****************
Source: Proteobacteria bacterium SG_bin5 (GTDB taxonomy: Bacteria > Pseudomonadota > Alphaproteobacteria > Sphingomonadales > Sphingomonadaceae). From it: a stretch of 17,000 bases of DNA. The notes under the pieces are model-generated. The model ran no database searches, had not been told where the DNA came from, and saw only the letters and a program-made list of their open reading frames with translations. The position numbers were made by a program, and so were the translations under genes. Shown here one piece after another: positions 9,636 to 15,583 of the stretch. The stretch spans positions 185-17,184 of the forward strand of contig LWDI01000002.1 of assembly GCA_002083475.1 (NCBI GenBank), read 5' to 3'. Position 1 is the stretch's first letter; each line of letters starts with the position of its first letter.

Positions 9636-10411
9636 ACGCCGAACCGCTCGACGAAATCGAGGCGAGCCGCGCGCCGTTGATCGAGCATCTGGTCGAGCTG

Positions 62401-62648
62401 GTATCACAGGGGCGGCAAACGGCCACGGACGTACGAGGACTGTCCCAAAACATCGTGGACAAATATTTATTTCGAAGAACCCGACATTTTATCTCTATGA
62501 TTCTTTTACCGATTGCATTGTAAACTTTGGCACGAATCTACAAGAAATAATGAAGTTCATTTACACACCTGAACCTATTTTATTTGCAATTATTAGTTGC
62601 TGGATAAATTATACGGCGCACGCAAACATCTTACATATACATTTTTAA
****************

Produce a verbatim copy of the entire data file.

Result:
Source: Proteobacteria bacterium SG_bin5 (GTDB taxonomy: Bacteria > Pseudomonadota > Alphaproteobacteria > Sphingomonadales > Sphingomonadaceae). From it: a stretch of 17,000 bases of DNA. The notes under the pieces are model-generated. The model ran no database searches, had not been told where the DNA came from, and saw only the letters and a program-made list of their open reading frames with translations. The position numbers were made by a program, and so were the translations under genes. Shown here one piece after another: positions 9,636 to 15,583 of the stretch. The stretch spans positions 185-17,184 of the forward strand of contig LWDI01000002.1 of assembly GCA_002083475.1 (NCBI GenBank), read 5' to 3'. Position 1 is the stretch's first letter; each line of letters starts with the position of its first letter.

Positions 9636-10411
9636 ACGCCGAACCGCTCGACGAAATCGAGGCGAGCCGCGCGCCGTTGATCGAGCATCTGGTCGAGCTG

Positions 62401-62648
62401 GTATCACAGGGGCGGCAAACGGCCACGGACGTACGAGGACTGTCCCAAAACATCGTGGACAAATATTTATTTCGAAGAACCCGACATTTTATCTCTATGA
62501 TTCTTTTACCGATTGCATTGTAAACTTTGGCACGAATCTACAAGAAATAATGAAGTTCATTTACACACCTGAACCTATTTTATTTGCAATTATTAGTTGC
62601 TGGATAAATTATACGGCGCACGCAAACATCTTACATATACATTTTTAA